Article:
How much life insurance do you need?
Your life insurance needs will depend on a number of factors, including the size of your family, the nature of your financial obligations, your career stage, and your goals. For example, when you're young, you may not have a great need for life insurance. However, as you take on more responsibilities and your family grows, your need for life insurance increases.

Here are some questions that can help you start thinking about the amount of life insurance you need:
  • What immediate financial expenses (e.g., debt repayment, funeral expenses) would your family face upon your death?
  • How much of your salary is devoted to current expenses and future needs?
  • How long would your dependents need support if you were to die tomorrow?
  • How much money would you want to leave for special situations upon your death, such as funding your children's education, gifts to charities, or an inheritance for your children?
  • What other assets or insurance policies do you have?
Estimating your life insurance need
There are a couple of simple methods that you can use to estimate your life insurance need. These calculations are sometimes referred to as rules of thumb and can be used as a basis for your discussions with your insurance professional.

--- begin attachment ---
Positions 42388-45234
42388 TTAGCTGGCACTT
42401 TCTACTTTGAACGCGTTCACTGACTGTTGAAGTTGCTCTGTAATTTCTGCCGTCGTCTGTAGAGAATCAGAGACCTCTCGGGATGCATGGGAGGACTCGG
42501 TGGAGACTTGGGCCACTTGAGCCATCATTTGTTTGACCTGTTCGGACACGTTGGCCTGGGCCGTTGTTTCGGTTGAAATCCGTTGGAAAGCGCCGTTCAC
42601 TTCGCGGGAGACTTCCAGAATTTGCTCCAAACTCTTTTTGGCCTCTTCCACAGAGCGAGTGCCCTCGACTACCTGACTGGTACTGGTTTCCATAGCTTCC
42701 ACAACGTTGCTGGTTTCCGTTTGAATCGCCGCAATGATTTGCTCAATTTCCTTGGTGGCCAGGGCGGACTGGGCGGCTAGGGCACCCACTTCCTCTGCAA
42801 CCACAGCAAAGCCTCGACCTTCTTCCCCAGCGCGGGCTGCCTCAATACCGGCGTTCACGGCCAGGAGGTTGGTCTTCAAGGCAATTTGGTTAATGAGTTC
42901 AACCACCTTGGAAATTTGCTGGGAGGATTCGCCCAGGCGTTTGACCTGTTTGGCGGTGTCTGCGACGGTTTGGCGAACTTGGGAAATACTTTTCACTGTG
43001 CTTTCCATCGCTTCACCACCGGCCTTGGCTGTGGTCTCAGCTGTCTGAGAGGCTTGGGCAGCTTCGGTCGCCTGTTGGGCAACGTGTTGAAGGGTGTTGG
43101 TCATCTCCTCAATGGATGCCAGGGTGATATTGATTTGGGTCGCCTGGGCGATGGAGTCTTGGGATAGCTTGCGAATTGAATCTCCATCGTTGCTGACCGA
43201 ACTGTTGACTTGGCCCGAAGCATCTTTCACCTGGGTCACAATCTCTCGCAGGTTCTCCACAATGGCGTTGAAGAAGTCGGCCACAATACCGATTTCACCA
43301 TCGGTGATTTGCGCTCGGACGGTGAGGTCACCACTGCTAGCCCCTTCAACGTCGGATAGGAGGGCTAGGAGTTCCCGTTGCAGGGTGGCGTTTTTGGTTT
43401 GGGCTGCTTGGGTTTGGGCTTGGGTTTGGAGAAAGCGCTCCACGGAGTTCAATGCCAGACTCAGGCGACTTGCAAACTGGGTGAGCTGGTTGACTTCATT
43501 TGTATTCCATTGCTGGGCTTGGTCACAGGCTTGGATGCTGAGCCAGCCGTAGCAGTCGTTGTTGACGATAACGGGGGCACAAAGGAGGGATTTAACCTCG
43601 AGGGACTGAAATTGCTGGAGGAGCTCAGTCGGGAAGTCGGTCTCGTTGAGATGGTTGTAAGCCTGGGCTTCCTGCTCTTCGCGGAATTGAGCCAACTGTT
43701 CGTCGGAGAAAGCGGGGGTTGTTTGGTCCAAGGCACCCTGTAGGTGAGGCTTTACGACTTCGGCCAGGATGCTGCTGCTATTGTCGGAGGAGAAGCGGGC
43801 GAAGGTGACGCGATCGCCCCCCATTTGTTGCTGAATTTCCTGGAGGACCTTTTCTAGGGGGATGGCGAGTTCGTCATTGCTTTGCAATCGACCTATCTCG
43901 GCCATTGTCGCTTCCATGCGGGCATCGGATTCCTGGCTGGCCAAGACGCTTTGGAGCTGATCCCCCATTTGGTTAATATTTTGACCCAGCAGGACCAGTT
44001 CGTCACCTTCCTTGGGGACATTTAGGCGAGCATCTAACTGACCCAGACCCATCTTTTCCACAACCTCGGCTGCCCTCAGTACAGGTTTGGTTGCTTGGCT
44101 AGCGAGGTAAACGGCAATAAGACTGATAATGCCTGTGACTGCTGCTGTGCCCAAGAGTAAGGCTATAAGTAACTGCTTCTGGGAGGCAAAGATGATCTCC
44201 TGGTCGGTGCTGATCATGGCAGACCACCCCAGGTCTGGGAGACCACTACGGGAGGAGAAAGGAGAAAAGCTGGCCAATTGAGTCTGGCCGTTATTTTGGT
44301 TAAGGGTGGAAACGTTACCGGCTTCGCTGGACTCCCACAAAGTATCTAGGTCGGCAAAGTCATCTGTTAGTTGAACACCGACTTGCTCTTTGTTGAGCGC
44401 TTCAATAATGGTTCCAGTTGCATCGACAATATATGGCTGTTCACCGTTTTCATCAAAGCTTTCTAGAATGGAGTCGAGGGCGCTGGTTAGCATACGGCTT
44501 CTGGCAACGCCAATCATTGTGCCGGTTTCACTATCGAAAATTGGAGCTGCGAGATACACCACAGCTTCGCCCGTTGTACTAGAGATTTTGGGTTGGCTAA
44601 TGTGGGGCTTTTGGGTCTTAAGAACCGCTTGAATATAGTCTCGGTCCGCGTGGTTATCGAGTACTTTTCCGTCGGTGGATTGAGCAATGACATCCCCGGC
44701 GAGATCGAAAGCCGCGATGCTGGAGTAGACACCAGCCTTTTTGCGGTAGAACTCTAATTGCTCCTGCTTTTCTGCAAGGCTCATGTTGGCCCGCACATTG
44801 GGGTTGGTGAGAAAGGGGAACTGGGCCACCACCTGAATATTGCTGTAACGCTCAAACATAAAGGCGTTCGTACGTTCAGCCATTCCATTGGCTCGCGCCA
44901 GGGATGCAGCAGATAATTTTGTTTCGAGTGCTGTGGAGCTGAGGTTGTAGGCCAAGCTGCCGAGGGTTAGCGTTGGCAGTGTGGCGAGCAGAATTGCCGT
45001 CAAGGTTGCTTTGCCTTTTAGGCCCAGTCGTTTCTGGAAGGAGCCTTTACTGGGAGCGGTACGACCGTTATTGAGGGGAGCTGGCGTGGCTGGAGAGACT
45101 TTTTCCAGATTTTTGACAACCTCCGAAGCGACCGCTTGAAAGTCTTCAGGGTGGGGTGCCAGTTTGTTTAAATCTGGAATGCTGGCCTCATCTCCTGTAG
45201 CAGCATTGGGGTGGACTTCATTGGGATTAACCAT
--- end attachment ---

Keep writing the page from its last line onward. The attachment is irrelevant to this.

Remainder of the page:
Income rule
The most basic rule of thumb is the income rule, which states that your insurance need would be equal to six or eight times your gross annual income. For example, a person earning a gross annual income of $60,000 should have between $360,000 (6 x $60,000) and $480,000 (8 x $60,000) in life insurance coverage.

Income plus expenses
This rule considers your insurance need to be equal to five times your gross annual income plus the total of any mortgage, personal debt, final expenses, and special funding needs (e.g., college). For example, assume that you earn a gross annual income of $60,000 and have expenses that total $160,000. Your insurance need would be equal to $460,000 ($60,000 x 5 +$160,000).

Several more comprehensive methods are used to calculate life insurance need. Overall, these methods are more detailed than the rules of thumb and provide a more complete view of your insurance needs.

Family needs approach
The family needs approach requires you to purchase enough life insurance to allow your family to meet its various expenses in the event of your death. Under the family needs approach, you divide your family's needs into three main categories:
  • Immediate needs at death (cash needed for funeral and other expenses)